“But…”

Hugh took off the goggles and ran his fingers through his untidy hair again, reinforcing his air of perpetual bewilderment. “And I was, I was sort of, I was fed up with that hideous picture staring down at me all day.” He tossed a petulant glance in the direction of the offending, now absent, painting.

“It could only stare down at you all day, if you were here all day!”

“Yes. Of course. Yes. Well, it seemed the ideal solution: killing two birds with one stone, so to speak. Instead of Capercaillie on the wall, we’ve er, we’ve sort of, sort of got chicken in the, in the, er, wok, so to speak…” his voice trailed off the way it often did, though he smiled shyly at his own wit. “You’ve got to admit it was a particularly ugly painting,” he added bravely.

“It was my painting.”

“Chicken and potato casserole with stir-fried vegetables? Lots of peppers and mushrooms? Garlic?” he cajoled, waving a hand in the general direction of the smell of cooking.

“Painted for me by my grandmother.”

“Spring onions. Ginger. Oh, hell! Something’s burning!” He dashed in to the kitchen again. “Don’t be cross about it, darling,” he called back through. “Think of it as, well, as sensible use of resources, so to speak.”

“Why couldn’t you have sensibly used some of your own resources? Oh good grief! What on earth is all this for?”

“I told you not to come through.”

“How many are you expecting for dinner?”

“Just, eh, just us.”

“But there’s so much! All these peppers!”

“I thought it seemed a lot,” he frowned. “But that’s what the recipe said,”

“Which recipe? Let me see.”

He lifted the book to show her.

“Feeds four,” she read out.

“Oops!”

“Oops, indeed. But, even for four, it’s an awful lot.”

He took the recipe back and pointed to the ingredients list. “Look, four chicken breasts, fourteen ‘oz’ of potatoes. ‘Oz’, I knew that was ounces,” he informed her with some pride. “And I knew sixteen ounces equals one pound, so I weighed out nearly a pound, well, a bit over, actually. The thing is, potatoes are quite big and the last one put it over, but take it out and it was too much under.” He shrugged, his face screwed into a ‘what-else-could-I-do’ sort of expression. “Then a couple of peppers and onions, a bag of mushrooms, four ounces of…”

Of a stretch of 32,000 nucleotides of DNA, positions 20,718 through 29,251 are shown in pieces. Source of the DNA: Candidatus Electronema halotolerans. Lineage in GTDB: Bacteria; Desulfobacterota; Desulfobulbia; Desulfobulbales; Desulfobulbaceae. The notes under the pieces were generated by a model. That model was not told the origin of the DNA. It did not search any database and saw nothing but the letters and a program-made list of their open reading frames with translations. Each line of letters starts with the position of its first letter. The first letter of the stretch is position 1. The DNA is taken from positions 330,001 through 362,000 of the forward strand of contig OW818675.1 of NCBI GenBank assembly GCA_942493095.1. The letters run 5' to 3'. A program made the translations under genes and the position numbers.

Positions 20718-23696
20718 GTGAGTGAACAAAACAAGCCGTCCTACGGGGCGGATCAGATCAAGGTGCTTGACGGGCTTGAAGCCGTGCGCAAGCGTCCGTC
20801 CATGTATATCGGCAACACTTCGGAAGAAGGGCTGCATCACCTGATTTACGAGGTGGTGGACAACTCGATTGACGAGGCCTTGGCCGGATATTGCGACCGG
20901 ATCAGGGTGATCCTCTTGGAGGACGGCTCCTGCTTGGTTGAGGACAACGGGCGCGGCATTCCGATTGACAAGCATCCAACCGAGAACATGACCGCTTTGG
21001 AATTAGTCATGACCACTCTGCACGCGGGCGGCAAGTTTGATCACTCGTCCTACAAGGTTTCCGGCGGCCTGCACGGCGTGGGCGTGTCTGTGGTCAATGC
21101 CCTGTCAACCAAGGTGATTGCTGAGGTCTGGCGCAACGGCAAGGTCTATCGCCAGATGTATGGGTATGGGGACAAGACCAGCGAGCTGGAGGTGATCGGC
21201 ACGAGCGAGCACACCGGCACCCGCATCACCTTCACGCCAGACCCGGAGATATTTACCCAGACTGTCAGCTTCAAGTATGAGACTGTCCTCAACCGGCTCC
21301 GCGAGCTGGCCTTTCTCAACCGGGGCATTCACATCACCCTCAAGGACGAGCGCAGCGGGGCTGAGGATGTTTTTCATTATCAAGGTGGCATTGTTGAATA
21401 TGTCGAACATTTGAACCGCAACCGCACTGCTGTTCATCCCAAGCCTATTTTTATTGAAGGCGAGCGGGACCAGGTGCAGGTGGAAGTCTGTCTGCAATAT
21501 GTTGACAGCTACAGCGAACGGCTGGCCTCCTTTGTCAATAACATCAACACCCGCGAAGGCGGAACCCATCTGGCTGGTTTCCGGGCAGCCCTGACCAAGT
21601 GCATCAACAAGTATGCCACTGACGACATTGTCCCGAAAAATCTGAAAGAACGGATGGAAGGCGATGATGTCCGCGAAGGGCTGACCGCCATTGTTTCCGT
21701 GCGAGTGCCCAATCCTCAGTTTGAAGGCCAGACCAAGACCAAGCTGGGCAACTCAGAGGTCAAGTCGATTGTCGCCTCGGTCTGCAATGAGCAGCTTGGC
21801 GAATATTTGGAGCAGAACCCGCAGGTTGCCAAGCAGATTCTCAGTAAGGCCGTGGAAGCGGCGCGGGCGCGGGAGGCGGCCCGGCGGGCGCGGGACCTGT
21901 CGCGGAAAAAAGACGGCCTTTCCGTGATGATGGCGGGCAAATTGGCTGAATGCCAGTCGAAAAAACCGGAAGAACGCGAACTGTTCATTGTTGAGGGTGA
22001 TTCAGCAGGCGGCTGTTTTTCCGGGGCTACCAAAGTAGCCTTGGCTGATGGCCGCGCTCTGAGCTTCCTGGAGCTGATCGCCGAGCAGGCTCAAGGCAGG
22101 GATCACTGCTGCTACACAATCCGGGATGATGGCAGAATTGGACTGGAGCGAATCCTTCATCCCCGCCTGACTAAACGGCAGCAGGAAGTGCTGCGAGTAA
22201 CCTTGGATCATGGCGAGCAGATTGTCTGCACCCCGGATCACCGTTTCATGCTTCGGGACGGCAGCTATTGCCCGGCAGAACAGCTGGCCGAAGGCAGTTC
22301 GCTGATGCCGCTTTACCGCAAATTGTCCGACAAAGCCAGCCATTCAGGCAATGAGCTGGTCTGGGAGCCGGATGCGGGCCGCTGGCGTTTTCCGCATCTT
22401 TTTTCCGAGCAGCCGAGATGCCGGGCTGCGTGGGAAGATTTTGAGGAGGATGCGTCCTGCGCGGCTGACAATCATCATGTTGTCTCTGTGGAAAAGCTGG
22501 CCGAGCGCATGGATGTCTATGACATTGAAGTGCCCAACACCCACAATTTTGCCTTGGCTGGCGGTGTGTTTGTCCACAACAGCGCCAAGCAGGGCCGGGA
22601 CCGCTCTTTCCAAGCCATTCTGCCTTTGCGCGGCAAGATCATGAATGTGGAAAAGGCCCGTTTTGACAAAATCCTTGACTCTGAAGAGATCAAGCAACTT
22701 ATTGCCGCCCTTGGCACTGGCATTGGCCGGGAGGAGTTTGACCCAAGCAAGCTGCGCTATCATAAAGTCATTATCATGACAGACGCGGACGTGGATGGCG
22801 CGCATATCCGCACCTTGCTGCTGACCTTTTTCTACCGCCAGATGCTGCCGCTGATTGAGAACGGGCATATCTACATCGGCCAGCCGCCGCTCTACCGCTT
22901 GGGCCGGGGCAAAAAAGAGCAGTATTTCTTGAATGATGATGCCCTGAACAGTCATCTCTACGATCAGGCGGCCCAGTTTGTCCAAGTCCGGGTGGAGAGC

“But I don’t have ounces on my scales!”

“Yes, you do. ‘Course you do.” He drew them over. “See?”

“Grams and Kilos!” She showed him. “It measures in grams and kilos. You’ve cooked a kilo of potatoes, four chicken breasts and there are several kilos of vegetables chopped up here.” The sweep of her hand indicated the heaps of vegetables covering every available work surface in their little kitchen. “For two of us.”

He scratched his head. “I wondered how it was all going to fit in the wok.”

“Well, it’s not, is it?” she said, weariness giving an edge to her voice.

“No, I suppose it’s not. Sorry!” He shrugged his apology like a child caught in some minor misdemeanour. “What, er. What do you, er, should I?”

Sandra sighed. “Let me get my coat off.”

“Sorry,” he said again, his large brown eyes begging her forgiveness.

How could she be angry with this gentle, schoolboy of a man? “Oh Hugh,” she said, drawing him into her arms. “What are we going to do?”

“I thought, perhaps eating might be a good idea?”

And, in the end, the meal was delicious—that evening, the next evening and, in various forms, another three after that.

 

9 Comments (+add yours?)

  1. sharonscorde
    May 28, 2013 @ 11:55:02

    Hahaha., that was worth waiting for, Christine. I’ve grown to quite like Hugh!

    Like

    Reply

  2. marianallen
    May 28, 2013 @ 14:50:50

    I don’t know. I think I might have brained him with a skillet, if he’d sold MY painting. He has an endearing way about him, but basically selfish. Another of your wonderful, full, round characters! Love your work!

    Like

    Reply

  3. jorobinson176
    May 30, 2013 @ 14:12:52

    Ha haaa! What a guy. He has to be gorgeous to get away the way he does. Love it! 😀

    Like

    Reply

  4. cicampbell2013
    May 30, 2013 @ 14:14:39

    Hugh…think Hugh Grant…got it?

    Like

    Reply